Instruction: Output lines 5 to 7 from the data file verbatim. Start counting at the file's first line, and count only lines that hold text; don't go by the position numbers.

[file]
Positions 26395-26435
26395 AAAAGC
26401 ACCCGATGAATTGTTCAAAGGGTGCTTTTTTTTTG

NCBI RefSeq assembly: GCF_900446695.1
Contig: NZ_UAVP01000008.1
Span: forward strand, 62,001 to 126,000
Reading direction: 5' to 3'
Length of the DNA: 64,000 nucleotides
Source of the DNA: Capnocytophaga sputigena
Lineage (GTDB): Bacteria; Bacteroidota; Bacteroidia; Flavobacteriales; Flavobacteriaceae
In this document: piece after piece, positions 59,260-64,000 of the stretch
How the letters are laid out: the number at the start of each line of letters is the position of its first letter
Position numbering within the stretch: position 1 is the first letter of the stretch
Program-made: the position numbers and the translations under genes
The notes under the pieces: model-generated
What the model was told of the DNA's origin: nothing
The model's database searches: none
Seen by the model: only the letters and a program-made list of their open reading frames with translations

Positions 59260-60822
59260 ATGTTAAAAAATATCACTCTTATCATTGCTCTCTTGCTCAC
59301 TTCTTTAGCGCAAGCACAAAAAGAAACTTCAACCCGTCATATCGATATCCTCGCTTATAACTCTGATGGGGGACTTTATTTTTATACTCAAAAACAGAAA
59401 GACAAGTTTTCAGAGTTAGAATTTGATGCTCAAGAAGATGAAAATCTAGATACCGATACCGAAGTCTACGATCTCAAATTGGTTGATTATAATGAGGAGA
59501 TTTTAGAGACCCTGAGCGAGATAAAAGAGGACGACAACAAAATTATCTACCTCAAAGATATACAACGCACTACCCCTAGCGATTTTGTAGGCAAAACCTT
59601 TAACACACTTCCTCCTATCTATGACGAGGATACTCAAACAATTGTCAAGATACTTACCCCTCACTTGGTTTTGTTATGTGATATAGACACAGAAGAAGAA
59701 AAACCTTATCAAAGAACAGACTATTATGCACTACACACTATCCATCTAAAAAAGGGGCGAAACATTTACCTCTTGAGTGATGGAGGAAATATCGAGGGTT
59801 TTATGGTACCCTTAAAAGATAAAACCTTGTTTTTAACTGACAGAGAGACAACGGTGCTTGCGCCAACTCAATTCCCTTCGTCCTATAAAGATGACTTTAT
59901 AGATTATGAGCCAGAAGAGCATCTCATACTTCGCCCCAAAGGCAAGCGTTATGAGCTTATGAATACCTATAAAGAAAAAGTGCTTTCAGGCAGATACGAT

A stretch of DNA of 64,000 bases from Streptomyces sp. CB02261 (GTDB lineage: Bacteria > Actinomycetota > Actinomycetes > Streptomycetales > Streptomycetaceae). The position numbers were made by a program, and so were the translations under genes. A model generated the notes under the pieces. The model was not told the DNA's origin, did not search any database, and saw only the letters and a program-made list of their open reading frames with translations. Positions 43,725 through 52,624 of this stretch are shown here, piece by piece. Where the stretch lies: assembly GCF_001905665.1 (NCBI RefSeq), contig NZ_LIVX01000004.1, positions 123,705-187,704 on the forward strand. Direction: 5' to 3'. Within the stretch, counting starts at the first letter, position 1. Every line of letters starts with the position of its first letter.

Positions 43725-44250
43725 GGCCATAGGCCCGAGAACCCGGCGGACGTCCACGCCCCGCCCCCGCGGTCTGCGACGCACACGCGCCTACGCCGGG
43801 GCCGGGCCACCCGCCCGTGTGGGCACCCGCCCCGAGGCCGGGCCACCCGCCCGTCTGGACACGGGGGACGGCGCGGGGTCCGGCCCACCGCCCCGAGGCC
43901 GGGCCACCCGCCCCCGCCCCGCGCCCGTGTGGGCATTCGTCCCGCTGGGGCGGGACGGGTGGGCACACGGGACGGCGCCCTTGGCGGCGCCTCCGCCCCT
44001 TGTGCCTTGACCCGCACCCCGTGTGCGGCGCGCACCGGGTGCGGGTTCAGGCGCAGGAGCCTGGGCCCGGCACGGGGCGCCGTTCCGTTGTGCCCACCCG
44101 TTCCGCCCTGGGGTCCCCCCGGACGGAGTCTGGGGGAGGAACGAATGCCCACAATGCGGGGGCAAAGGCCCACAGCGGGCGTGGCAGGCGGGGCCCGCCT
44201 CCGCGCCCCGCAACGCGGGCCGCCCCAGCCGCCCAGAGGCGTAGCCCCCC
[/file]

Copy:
Contig: NZ_UAVP01000008.1
Span: forward strand, 62,001 to 126,000
Reading direction: 5' to 3'